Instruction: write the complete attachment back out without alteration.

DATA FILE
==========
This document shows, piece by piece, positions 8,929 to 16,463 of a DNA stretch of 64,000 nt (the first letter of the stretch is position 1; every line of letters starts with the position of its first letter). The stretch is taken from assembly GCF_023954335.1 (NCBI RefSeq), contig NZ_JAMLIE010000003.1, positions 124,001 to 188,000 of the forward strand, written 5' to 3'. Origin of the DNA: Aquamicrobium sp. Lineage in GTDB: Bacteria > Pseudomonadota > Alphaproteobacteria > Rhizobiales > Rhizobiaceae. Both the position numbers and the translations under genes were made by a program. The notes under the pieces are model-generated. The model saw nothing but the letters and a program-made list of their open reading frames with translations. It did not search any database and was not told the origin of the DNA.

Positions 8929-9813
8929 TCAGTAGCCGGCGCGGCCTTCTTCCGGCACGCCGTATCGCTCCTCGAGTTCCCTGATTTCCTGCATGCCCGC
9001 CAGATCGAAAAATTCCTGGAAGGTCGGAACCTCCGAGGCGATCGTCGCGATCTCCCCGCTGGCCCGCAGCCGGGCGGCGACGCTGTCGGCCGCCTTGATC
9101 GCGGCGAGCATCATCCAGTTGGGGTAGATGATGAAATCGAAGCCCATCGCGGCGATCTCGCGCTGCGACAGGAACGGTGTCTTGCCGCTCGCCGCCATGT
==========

This document shows, piece by piece, positions 8,929 to 16,463 of a DNA stretch of 64,000 nt (the first letter of the stretch is position 1; every line of letters starts with the position of its first letter). The stretch is taken from assembly GCF_023954335.1 (NCBI RefSeq), contig NZ_JAMLIE010000003.1, positions 124,001 to 188,000 of the forward strand, written 5' to 3'. Origin of the DNA: Aquamicrobium sp. Lineage in GTDB: Bacteria > Pseudomonadota > Alphaproteobacteria > Rhizobiales > Rhizobiaceae. Both the position numbers and the translations under genes were made by a program. The notes under the pieces are model-generated. The model saw nothing but the letters and a program-made list of their open reading frames with translations. It did not search any database and was not told the origin of the DNA.

Positions 8929-9813
8929 TCAGTAGCCGGCGCGGCCTTCTTCCGGCACGCCGTATCGCTCCTCGAGTTCCCTGATTTCCTGCATGCCCGC
9001 CAGATCGAAAAATTCCTGGAAGGTCGGAACCTCCGAGGCGATCGTCGCGATCTCCCCGCTGGCCCGCAGCCGGGCGGCGACGCTGTCGGCCGCCTTGATC
9101 GCGGCGAGCATCATCCAGTTGGGGTAGATGATGAAATCGAAGCCCATCGCGGCGATCTCGCGCTGCGACAGGAACGGTGTCTTGCCGCTCGCCGCCATGT